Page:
Two pairs of hands

There is a famous photo of Maria Callas as Violetta, the wronged courtesan of La Traviata (from La dame aux camellias)She is standing weeping like a distressed, wasted waif, wringing her hands.  The caption frequently says that even her hands seemed to weep.  It is a moment of theatre at its highest given by a woman who lit up the whole theatre and changed people’s lives.  Callas used her hands crossed over her chest to remarkable effect when taking bows – or when making an entrance, as at the Garnier before the French President, and upstaging Bridget Bardot, well after her voice had failed.  Callas made even her bows into an art form.

There is another famous photo of Callas in the great Visconti production of La Traviata at La Scala in 1955.  She and Giuseppe di Stefano are taking their bows.  She is what the French call radieuse; he looks handsome and respectful of her priority.  The photo, a copy of which hangs at home, is taken at the side from behind, so that their image is set against rows of boxes near the stage.  Her fulfilled radiance is caught by the full glow of the footlights.  (That loathsome shipper who defiled her life was years away.)  Her right hand holds a bouquet, and di Stefano has her left hand.  This is a portrait of accomplished artistry at what might be called the altar of the temple.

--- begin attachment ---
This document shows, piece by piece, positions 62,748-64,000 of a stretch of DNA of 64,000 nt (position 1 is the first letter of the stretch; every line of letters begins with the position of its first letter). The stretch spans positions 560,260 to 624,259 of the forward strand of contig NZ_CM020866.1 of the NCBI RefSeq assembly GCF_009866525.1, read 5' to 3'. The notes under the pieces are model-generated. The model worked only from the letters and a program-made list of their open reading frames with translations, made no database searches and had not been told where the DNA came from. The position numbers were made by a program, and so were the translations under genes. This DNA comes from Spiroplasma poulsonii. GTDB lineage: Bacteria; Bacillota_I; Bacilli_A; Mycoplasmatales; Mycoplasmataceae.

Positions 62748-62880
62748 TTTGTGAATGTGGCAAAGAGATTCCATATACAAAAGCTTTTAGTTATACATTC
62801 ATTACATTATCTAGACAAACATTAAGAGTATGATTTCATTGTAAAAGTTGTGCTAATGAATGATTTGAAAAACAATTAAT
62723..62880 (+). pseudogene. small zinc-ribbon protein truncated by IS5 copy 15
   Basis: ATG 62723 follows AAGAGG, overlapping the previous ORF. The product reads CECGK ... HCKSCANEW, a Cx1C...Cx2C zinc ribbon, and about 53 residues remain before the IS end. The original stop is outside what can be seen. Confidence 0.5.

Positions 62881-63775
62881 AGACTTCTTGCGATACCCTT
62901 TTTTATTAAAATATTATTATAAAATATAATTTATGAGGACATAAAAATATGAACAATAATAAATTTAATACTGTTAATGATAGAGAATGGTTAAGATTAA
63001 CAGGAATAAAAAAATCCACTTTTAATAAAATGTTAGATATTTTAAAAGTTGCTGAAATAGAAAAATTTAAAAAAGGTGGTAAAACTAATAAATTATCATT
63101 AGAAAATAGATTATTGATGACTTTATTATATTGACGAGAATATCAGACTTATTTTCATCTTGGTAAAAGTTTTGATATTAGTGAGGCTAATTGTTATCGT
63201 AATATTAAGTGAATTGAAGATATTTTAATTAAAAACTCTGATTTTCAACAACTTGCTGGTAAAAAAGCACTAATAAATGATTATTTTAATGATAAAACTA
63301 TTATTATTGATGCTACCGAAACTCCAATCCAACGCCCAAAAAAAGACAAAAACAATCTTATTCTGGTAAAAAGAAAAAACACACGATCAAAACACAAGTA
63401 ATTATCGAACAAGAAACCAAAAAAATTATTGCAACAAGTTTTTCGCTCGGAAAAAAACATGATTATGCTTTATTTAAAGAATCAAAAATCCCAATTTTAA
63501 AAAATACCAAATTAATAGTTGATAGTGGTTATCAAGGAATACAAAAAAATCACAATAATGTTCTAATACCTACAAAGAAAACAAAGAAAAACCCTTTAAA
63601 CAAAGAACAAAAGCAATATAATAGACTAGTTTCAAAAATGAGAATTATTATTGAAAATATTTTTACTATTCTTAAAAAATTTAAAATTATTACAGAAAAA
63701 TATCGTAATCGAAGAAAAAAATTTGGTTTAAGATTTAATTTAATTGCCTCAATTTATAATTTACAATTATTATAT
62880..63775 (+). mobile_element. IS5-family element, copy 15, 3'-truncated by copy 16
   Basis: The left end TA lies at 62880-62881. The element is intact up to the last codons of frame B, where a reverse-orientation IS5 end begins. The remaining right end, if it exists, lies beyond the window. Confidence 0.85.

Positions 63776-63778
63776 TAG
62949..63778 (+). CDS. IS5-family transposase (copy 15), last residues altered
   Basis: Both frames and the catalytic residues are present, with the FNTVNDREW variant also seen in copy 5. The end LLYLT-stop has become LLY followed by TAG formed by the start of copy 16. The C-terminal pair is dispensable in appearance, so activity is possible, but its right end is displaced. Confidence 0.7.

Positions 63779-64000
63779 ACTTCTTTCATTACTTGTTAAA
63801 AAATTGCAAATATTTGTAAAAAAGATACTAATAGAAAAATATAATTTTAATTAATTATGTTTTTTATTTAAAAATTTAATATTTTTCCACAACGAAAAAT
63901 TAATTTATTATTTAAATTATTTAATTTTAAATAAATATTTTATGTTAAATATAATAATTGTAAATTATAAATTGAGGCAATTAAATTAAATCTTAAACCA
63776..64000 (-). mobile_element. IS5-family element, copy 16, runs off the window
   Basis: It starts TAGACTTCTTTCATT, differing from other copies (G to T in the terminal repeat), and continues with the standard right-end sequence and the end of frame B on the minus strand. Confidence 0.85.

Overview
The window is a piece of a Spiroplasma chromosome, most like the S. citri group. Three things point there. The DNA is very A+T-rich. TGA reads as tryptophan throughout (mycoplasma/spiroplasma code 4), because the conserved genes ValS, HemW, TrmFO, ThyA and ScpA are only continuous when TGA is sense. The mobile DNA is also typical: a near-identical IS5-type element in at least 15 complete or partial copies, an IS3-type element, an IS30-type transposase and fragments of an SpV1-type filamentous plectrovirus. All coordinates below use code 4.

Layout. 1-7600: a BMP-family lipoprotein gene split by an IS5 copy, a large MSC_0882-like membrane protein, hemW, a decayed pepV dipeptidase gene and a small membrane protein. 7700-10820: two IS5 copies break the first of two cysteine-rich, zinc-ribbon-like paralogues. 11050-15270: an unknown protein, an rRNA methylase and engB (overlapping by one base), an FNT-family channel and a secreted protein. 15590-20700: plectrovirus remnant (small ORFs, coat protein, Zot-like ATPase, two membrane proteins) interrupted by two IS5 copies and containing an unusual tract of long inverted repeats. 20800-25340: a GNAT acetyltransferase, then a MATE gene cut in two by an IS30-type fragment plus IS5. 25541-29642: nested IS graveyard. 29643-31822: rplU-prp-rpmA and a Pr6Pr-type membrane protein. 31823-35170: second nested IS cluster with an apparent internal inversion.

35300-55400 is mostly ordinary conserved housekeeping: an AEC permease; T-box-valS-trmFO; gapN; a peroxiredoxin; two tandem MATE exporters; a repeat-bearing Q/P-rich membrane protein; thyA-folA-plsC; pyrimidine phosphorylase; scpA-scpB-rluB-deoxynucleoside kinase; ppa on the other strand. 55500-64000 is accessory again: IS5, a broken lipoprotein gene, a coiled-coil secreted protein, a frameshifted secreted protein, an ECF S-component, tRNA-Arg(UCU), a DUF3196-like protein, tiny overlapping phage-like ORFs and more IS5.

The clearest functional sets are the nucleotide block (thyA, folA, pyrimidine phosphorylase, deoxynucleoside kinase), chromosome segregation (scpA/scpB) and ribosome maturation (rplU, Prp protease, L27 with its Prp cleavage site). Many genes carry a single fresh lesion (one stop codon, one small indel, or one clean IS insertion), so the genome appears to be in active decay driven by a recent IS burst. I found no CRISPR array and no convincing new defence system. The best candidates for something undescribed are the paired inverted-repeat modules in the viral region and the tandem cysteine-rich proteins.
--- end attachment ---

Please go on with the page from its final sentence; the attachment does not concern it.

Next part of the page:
Jonathan Thurston is number 6 for the Cowboys, Queensland (the Maroons), and Australia.  He is a half-back and goal kicker – that is, he is one of the play-directors in his kind of rugby.  When the scouts came back from North Queensland about twenty years ago, they said that they had found a blackfella who could play footy, but they said that this one was too small and could not tackle.  He is now, and has been for some time, widely seen as the most valuable player in his code in the world.  Watching him at work is one of the great moments in Australian sport.  Typically he might be standing there passing the ball between his hands, with twelve of his bruisers behind him, and thirteen of the others facing him.  Each one of them could render him into something like manure, but they seem to be caught in the moment.  He just holds the ball while he holds his eye on them – he is waiting for the first hint of a drop in a shoulder that might suggest a weakness in the line.  If he sees it, he has a split second to move to pass to one of his own players, or to put himself in what he hopes will be a hole in the enemy line.  Because of the off side rule, he has to know what is going on behind him.  He therefore has to have the coolness and the antennae and play-making powers of Diesel Williams (who also had another party trick of a different order).

On the weekend I saw Thurston on TV threading a pass that shocked the commentators.  They said that it was like threading a needle – while human missiles were flying all around him.  After many slow motion replays, we finally caught the moment when that beautiful pair of hands released the pass backwards at the precise moment that allowed it to pierce the fray and to hit its fast moving target.  The other side hardly knew what had happened, and with anyone else we would have said that it was a fluke.

Whether you prefer the grace of the hands of Thurston to those of Callas is a matter of taste, and nothing more than that, but thank God that there is still some magic left in the world to relieve us of the drab misery of the measurers and the fibbers.